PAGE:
This brief account of the Ngoni succession pattern would help to explain why Mbelwa, the youngest of the contending sons of Zwangendaba, assumed the mantle of successor to the Jere paramountcy between 1855 and 1857 and Chikusi the mantle of the Maseko paramountcy between 1868 and 1870. Historians are not agreed as to the legitimate candidate for Zwangendaba’s throne. Cullen Young writes that Zwangendaba named Lomagazi as his successor and thus ‘actually appointed Mbelwa’. Lomagazi was Mbelwa’s elder sister and both were the children of Munene Mgomezulu. Since a daughter could not succeed, her full brother could step into the succession. Elmslie says that `Mtwalo should have been chief, but he resigned in favour of Mombera’. Mtwalo was the elder brother of Mbelwa and son of Qutu Mgomezulu, younger sister of Munene. Y. M. Chibambo notes that Zwangendaba chose Ngodoyi, Ntabeni’s son, and therefore his nephew ‘because he was well grown and intelligent’. Cullen Young’s further point against 1VItwalo’s accession was that ‘he failed to achieve his puberty at the expected time’. Mpezeni, the eldest son, and Mtwalo, the second son, have their champions and Barnes, reviewing all these, says that what was important was that ‘firstly there was a disputed succession, and secondly that present-day rival groups (i.e. in the 1940s) are still concerned each to show that its claimant was the legitimate heir’.8
On the face of it this was an inauspicious start to the Ngoni political history in the post-Zwangendaba period. None of the sons of Zwangendaba was old enough to be installed chief. Ntabeni was the undisputed senior kinsman and could assume the leadership temporarily. It was his politics that created a cleavage in Ngoni society. We have already noted the succession laws. To this information must be added the Ngoni custom that a chief was buried in the cattle fold of his inkosikazi in his lusungulu village. His son and successor could not be buried there as well because ‘only one bull may rule a herd’. Once a chief was buried in his lusungulu village its status was altered to that of gogo. It was here that his spirit was guarded and future ceremonials performed. Hlatshwayo, father of Zwangendaba, was buried at Elangeni; Zwangendaba was buried at Ekwendeni. Earlier on, two years before the Zambezi crossing, Zwangendaba’s lusungulu village was Emveyeyeni where his Nqumayo wives, the sisters Lompetu and Soseya, were placed. An unfortunate hair-in-the-beer incident led to the village being wiped out. Soseya was saved by a kindly act and kept in hiding until the birth of her son, Ntuto (Mpezeni). When he was some four years old Mpezeni and his mother were presented to a forgiving chief; they were allotted to the gogo village of Elangeni. The Mgomezulu sisters had in the interim occupied the new royal village or lusungulu; the senior was Munene. Her son was Mhlahlo (later Mombera, Mbelwa and M’Mbelwa). Mtwalo was the elder brother but the son of the junior Mgomezulu wife. He did not have to vacate his position as Elmslie has pointed out because ‘being of a quiet disposition.. (and because) he felt the burden of ruling such a jealous, discontented people as they had become would be too great for him’.9 His position and rank did not entitle him to undisputed succession.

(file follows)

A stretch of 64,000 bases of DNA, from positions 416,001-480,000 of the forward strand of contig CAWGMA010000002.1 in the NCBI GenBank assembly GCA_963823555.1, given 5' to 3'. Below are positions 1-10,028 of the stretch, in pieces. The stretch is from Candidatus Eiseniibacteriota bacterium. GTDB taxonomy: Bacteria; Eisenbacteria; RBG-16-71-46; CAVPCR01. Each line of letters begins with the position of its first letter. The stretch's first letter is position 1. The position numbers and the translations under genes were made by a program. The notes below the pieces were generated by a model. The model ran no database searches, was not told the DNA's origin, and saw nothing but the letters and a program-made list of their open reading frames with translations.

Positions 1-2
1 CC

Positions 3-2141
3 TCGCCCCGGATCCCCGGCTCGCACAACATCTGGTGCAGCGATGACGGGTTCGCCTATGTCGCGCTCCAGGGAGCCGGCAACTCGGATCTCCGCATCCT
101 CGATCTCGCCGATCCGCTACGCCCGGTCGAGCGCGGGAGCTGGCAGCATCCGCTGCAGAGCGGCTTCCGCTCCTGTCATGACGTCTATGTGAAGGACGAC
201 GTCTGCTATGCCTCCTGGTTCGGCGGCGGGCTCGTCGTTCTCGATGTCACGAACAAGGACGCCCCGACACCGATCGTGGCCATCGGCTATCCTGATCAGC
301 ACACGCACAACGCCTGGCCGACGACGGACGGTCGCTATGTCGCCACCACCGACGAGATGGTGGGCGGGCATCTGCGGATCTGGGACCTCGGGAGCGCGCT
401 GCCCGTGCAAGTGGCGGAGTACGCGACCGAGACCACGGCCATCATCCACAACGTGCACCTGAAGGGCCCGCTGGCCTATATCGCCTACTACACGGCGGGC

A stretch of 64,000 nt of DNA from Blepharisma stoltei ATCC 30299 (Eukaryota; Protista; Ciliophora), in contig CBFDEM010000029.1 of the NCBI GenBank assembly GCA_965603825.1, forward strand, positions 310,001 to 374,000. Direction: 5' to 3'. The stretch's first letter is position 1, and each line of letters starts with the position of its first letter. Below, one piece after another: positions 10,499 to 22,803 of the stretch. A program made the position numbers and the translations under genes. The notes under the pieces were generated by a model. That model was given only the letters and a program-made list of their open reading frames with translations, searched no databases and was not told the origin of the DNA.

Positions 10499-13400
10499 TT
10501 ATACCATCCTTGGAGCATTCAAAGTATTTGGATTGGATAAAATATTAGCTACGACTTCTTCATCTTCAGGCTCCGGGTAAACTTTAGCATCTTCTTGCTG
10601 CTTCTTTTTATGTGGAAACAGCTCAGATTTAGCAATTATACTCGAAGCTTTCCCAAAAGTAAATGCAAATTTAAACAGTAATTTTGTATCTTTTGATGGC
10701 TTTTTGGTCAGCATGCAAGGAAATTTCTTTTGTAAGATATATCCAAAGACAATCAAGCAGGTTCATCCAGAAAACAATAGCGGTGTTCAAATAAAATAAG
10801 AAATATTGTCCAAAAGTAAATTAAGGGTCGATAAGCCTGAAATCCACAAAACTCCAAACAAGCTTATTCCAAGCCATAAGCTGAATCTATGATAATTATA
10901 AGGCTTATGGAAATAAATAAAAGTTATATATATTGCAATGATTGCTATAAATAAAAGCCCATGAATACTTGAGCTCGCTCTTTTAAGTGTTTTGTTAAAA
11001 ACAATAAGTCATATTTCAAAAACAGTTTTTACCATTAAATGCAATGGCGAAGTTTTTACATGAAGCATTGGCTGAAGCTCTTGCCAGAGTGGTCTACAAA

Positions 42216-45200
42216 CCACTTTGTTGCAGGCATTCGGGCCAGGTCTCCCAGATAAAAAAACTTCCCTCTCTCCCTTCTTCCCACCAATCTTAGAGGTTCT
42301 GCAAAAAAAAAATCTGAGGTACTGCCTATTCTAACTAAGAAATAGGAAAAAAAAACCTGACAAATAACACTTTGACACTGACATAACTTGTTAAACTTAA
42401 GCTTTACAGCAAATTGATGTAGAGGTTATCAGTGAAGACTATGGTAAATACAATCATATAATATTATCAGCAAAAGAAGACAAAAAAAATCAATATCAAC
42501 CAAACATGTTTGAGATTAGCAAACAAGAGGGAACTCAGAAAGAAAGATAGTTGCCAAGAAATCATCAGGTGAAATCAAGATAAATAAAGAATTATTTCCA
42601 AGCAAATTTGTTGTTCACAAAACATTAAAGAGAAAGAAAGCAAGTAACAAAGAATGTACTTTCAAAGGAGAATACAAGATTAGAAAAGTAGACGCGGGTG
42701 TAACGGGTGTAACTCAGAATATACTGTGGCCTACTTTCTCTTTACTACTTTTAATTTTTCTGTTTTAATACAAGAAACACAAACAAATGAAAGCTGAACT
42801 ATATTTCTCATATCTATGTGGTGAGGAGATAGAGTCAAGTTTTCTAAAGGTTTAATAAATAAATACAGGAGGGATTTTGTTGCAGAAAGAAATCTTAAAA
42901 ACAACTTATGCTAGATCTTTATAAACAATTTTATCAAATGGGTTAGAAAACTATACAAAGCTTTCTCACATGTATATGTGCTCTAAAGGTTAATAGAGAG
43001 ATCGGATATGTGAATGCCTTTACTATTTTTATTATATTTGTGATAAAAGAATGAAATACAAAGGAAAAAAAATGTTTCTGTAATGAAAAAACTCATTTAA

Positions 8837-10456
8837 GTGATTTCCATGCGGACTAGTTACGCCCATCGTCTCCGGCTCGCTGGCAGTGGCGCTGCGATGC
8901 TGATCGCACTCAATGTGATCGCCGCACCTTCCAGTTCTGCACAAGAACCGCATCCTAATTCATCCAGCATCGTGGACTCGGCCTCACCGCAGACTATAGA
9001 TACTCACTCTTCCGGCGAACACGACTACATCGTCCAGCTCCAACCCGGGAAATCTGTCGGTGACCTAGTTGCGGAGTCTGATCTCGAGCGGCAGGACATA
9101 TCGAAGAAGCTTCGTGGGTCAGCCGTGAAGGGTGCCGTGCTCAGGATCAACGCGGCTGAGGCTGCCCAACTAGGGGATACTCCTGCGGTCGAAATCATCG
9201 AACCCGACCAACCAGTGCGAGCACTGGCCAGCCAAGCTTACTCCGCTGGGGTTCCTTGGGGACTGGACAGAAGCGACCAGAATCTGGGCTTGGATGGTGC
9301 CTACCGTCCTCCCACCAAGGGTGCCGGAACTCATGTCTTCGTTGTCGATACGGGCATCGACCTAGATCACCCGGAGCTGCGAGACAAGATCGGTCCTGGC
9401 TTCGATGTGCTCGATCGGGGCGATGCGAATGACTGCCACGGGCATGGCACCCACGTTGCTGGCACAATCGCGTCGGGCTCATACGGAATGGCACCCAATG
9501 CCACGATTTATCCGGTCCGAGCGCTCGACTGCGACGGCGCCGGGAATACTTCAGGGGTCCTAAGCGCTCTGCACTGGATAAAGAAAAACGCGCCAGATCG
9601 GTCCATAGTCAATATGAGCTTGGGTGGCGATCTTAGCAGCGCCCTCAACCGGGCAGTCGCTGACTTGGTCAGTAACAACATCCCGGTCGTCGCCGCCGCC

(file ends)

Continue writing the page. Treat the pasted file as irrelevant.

The northern Ngoni were not a jealous people tottering on the brink of total collapse in 1848. Ntabeni’s policies very nearly led to that when he named Mpezeni as the heir; Mtwalo as second in line and banished Mbelwa and his mother from Ekwendeni to start a new village. Chibambo is clear on the point that it was Ntabeni alone who brought on the catastrophe which followed.
‘This was done by Ntabeni to bring shame on Munene. But we shall see that this brought trouble on the whole tribe and led to three or four secessions. When Zwangendaba changed the official head wife and the succession of Mpezeni, the royal house became, as we have seen, that of Munene. The first-born child here was a girl named Lomagazi, and because the Ngoni law does not permit a female to succeed, Mwambera the brother of Lomagazi had become Zwangendaba’s real heir, despite Ntabeni’s revengeful plans’.10